The Last Movie I Bought - I really don't buy movies. The last one I purchased was probably Toy Story 3, and that was a while ago. The last screener film I received was Morgan Spurlock's Comic Con Episode IV: A Fan's Hope, but I really don't receive many films on screener loan, either.
The Remake I'd Love To [Write] - I've always been curious at how Fight Club could/would (if it could/would) work if the protagonist was a woman. In such a hypothetical remake, the actual "fight club" would be more of a metaphor; I wouldn't want to do an exact replica, and I would be curious to see what kind of alternate persona a woman who felt so trapped would create. I'm sure Hollywood would want her to be a madam of some kind, using her sexuality even freer than Brad Pitt did, but that would be the challenge-- to avoid the cliches and still make something compelling. Of course, there are other movies I'd love to remake simply because I feel they were great ideas with poor execution (or casting), but that's really a whole other blog entry!
The Movie I Can't Turn Off When It's On TV - Mean Girls. Hands down, even though it's usually on TBS, and they choose weird points for their edits and commercial breaks, I can never turn this movie off. It's become a bit sadder these days, looking back at what Lindsay Lohan could have been had she listened to Tina Fey more, but it's just such perfection in so many ways, and a timeless representation of teenage life.
The Movie I've Seen More Times Than I Can Count - I think this has to be a tie between Troop Beverly Hills and Miss Congeniality. Most of the other movies I watch over and over, I can actually count because I watch them during designated times. Every summer, for example, I mark the new season by screening Camp Nowhere, so that's once a year for X number of years, while every Thanksgiving I watch Home Alone, so again, once a year for X number of years. But randomly when I'm home on a rainy afternoon or not feeling so well or just need an escape after a particularly stressful time at work I'll put on these two for some easy laughs. I know them so well, I know them through walls.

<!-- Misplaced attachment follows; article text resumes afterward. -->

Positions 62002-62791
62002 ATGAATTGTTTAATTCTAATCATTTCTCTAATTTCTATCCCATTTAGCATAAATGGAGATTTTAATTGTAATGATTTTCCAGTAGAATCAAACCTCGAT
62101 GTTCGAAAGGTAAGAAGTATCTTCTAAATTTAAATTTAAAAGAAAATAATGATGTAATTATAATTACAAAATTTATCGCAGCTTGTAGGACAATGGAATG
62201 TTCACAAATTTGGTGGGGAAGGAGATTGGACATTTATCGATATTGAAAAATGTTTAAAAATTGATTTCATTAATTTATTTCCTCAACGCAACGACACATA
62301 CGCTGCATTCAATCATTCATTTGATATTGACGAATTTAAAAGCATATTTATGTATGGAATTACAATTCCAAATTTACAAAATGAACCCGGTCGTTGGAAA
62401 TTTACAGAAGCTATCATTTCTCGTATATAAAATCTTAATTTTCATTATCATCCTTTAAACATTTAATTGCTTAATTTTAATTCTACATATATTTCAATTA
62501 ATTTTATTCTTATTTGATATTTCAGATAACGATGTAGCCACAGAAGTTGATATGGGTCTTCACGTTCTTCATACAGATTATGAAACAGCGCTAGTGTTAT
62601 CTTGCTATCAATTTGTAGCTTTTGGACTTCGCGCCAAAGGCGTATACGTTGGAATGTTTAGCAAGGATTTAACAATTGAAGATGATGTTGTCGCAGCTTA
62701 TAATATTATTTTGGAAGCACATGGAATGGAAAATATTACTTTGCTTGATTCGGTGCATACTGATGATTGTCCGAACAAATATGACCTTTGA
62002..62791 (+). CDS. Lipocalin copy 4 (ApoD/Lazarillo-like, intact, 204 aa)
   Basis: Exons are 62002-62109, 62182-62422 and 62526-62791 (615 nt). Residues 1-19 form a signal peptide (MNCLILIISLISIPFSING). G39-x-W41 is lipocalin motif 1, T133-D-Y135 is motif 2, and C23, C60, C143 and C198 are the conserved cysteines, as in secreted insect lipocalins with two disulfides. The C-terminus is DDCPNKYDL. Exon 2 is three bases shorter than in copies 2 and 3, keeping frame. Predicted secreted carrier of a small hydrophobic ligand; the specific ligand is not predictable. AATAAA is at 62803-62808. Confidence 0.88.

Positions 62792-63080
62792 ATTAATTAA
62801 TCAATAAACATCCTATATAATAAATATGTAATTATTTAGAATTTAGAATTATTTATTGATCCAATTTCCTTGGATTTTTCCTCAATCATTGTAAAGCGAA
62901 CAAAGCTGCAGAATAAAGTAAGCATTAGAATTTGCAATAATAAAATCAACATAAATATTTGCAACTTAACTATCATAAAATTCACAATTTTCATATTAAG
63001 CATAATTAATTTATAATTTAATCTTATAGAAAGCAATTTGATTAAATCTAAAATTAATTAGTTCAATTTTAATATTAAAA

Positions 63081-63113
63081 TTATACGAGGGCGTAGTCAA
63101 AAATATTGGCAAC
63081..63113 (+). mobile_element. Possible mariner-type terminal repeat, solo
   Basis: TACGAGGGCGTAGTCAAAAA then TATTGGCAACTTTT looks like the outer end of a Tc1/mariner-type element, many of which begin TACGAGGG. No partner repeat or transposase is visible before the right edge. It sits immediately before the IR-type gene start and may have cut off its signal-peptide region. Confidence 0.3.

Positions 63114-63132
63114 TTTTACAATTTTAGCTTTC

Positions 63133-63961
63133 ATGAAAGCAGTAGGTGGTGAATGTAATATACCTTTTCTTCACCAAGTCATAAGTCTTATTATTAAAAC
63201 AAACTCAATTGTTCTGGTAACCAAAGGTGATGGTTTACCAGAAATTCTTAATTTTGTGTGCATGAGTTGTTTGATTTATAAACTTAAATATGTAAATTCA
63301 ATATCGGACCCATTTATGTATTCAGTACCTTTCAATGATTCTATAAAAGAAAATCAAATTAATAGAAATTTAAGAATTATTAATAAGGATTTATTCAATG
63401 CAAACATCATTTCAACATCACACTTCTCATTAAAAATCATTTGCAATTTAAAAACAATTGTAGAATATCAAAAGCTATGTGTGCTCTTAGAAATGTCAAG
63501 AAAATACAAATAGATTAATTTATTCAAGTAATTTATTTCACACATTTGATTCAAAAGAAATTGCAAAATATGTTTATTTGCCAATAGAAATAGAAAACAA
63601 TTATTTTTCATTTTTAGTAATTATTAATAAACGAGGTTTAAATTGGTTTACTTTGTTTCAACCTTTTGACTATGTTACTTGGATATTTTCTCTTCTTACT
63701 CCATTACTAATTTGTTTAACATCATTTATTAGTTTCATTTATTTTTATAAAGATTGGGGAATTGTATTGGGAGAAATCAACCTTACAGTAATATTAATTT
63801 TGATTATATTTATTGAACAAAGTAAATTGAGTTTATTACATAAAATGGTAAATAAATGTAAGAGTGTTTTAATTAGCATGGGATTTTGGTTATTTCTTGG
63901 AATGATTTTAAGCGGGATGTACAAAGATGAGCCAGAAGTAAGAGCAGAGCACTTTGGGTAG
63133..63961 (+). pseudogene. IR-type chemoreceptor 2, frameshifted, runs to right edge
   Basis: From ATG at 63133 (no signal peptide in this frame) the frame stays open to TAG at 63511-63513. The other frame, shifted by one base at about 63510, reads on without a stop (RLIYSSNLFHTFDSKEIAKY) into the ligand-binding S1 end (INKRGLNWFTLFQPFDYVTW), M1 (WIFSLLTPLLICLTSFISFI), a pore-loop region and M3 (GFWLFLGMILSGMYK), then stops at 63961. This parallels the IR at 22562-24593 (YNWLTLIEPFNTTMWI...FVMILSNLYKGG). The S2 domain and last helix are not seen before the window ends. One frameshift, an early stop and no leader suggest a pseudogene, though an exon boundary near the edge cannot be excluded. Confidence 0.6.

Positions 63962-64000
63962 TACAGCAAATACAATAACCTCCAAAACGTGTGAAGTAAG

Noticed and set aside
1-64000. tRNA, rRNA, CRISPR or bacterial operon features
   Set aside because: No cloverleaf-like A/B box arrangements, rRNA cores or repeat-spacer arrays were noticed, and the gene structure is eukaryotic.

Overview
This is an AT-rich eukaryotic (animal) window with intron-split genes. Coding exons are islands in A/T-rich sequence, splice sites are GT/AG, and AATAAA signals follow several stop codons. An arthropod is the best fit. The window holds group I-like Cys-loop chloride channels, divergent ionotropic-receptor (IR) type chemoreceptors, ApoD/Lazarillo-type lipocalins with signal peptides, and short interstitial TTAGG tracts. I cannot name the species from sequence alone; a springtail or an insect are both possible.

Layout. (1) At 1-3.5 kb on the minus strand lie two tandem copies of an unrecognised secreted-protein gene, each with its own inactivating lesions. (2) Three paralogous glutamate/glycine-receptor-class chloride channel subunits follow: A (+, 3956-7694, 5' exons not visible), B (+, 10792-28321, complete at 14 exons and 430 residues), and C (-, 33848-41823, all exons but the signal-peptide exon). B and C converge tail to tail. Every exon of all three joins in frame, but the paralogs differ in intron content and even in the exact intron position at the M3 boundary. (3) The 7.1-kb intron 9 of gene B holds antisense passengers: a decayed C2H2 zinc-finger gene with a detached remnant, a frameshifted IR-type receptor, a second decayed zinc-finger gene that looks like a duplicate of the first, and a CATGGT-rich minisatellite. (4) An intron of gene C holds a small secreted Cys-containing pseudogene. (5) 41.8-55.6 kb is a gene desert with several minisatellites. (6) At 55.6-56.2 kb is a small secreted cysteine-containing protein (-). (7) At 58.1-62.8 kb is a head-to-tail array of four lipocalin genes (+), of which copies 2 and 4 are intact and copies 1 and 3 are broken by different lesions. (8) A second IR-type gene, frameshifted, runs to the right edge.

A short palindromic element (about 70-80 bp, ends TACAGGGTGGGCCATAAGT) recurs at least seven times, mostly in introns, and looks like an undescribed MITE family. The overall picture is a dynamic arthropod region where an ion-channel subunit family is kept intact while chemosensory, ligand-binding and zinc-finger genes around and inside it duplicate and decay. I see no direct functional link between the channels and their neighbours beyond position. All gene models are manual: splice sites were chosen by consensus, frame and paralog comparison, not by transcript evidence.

The Movie Musical I Know All The Words To - This maybe shouldn't count, but RENT. Obviously. I've been singing those lyrics, and saying it should have been a movie, since well before Christopher Columbus actually butchered it on the big screen.
The Movie I Quote All The Time - This may not be the most intellectual answer, but I think it might be Clueless. I used to quote The Sweetest Thing with some friends from college-- mostly to annoy one friend in particular who hated the movie-- but the majority of my quotes, when used unironically come from television. Cher Horowitz is a rare gem whose wisdom crosses mediums and generations.
The Last Movie That Made Me Cry - Through the lack of volume of movies I actually consume and my proclivity to reach for a comedy over a drama any time, the last time I cried at a movie was way back with The Descendants. It was mostly because of how close to home it hit when George Clooney's wife was wasting away in her hospital bed, especially when compared to how the promos made it seem like a much lighter-hearted tale. Jim Rash is a genius and a gentleman.
The Movie I Can't Wait For - I'm really excited to see Safety Not Guaranteed, which I know is technically already out, but I haven't had time to get to it yet. It's the kind of quirky indie film with a somewhat existential message that is right up my alley. But I'm also excited for Magic Mike for completely gratuitous reasons.
The Movie I'm Always Telling People To See - Since I went to USC film school, I know the "appropriate answer" is something cinematic and artsy like Eternal Sunshine of the Spotless Mind or The Shawshank Redemption (which I do tell people to see, but most already have), or even The Godfather, but in all honesty, the most truthful answer is a little-known and even lesser remembered 1980s made-for-TV movie, Dance Til Dawn. It has a sophomoric plot (the Hoover High senior class preps for prom, including taking the glasses off of a nerdy girl to see she's really pretty underneath), but it featured the biggest names in sitcoms at the time-- from Kelsey Grammer to Tracey Gold to Christina Applegate.